Non-farm payrolls increased 120,000 in March

 
Implications:  Payroll jobs fell short of consensus expectations for March, growing 120,000. As a result, equities have temporarily slumped and Treasury securities have rallied. Investor expectations of another round of quantitative easing have increased. We think all these movements are way overdone. The context and details of Friday's report suggest nothing to worry about. The modest gain in payrolls in March follows three months where payroll gains averaged 246,000, in part due to unusually good winter weather. As a result, some payback was inevitable.  The unemployment rate dipped to 8.2% in March (versus 8.9% a year ago). Although the drop in March was in part due to a slip in the size of the labor force, that same labor force is up 1.1 million in the past twelve months. In other words, the trend decline in the jobless rate in the past year is definitely not due to fewer people looking for work. The typical duration of unemployment fell to 19.9 weeks in March, tying the shortest length since 2009. Meanwhile, the share of unemployed who voluntarily quit their prior job leaped up to 8.7%, the highest since 2008. Those workers, plus new entrants to the labor force, now make up almost 20% of the unemployed, very close to the norm in 2005-07, before the recession. This shows rising confidence in the strength of the labor market; those without jobs think they will soon get one. Total hours worked slipped 0.2% in March, but for the first quarter as a whole were up at a 3.7% annual rate, the fastest pace for any quarter since the recession. That, combined, with continued increases in wages per hour, means total wages were up at a 5.6% annual rate in Q1, more than enough to outstrip inflation, even with food and energy included. In other recent news on the job market, initial claims for unemployment insurance declined 6,000 to 357,000, the lowest since April 2008. Continuing claims for regular state benefits declined 16,000 to 3.34 million, the lowest since August 2008.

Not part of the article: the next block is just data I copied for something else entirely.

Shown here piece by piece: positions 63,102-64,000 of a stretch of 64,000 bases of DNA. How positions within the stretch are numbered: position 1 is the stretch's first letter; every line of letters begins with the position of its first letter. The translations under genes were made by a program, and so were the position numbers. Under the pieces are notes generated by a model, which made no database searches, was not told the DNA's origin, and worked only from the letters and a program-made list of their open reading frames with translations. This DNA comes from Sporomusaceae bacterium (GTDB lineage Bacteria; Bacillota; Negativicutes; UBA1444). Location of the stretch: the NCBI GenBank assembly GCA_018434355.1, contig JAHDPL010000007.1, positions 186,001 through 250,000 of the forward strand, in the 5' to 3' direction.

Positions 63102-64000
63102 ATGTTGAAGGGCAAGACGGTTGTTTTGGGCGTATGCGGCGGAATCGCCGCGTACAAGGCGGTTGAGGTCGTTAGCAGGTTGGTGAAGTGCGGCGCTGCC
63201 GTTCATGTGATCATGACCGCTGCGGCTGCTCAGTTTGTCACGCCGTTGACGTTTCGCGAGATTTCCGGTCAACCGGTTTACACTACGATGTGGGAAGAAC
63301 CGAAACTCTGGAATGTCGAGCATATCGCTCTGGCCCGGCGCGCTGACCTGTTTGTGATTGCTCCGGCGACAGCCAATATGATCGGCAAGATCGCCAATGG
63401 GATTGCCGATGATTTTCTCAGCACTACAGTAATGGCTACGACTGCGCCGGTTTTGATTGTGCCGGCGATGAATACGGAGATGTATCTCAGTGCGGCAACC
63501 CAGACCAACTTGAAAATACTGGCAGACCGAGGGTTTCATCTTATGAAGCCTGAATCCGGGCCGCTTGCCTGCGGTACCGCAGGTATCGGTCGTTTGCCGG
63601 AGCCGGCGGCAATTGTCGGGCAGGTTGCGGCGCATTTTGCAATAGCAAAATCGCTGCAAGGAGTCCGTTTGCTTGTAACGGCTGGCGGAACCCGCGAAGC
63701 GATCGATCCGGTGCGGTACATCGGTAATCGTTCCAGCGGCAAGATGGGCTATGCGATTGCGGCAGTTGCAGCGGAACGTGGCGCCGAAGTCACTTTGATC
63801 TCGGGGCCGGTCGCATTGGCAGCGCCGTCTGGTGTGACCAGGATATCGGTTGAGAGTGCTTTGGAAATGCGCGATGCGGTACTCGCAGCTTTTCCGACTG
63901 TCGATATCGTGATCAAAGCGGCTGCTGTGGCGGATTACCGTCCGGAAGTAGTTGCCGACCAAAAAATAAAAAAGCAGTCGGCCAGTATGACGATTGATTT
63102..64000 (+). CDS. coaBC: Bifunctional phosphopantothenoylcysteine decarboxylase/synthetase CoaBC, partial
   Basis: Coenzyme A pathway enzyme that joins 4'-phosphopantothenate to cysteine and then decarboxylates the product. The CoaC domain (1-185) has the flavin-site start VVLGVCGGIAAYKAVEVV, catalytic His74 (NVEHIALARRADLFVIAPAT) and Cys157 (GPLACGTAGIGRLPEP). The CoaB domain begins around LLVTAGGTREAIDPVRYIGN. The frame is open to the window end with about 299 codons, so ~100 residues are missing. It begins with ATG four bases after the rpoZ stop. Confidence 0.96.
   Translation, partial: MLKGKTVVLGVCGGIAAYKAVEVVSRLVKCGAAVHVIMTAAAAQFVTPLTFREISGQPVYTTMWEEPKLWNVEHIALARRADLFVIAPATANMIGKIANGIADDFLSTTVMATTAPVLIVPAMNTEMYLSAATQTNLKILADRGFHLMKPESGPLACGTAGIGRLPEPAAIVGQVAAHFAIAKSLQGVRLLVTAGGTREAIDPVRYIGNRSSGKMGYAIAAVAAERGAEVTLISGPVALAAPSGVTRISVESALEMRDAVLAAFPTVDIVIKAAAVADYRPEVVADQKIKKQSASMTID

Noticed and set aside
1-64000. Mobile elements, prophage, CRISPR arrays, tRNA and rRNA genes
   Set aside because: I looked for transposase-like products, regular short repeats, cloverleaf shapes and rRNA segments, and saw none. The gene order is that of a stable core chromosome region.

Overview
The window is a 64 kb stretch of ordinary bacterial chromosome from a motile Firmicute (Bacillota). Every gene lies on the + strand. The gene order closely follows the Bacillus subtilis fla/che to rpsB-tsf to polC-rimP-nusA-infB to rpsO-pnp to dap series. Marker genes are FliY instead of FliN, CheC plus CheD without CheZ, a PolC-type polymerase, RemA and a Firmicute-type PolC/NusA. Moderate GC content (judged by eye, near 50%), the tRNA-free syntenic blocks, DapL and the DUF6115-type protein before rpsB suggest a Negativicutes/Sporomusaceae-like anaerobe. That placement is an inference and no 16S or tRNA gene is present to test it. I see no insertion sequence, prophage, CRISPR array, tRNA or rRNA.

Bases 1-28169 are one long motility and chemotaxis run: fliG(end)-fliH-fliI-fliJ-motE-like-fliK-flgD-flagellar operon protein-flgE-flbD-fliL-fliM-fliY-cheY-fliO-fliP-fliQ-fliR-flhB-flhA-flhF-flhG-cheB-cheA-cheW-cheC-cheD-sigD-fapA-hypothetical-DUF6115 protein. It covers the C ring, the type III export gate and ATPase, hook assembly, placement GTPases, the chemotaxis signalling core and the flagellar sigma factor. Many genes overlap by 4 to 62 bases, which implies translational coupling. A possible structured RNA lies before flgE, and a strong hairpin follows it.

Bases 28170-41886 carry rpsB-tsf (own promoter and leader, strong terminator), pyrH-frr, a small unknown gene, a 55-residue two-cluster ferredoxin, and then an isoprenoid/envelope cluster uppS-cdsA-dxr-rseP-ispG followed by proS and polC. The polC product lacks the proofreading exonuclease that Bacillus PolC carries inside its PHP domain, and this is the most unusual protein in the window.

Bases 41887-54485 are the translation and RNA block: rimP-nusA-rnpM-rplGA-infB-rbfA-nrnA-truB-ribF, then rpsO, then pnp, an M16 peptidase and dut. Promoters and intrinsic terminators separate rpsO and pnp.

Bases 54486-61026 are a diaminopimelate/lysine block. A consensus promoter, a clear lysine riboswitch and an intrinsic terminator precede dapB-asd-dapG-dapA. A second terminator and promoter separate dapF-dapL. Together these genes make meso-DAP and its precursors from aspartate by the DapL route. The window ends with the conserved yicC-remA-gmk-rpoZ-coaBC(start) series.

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Posted on Monday, April 9, 2012 @ 11:27 AM

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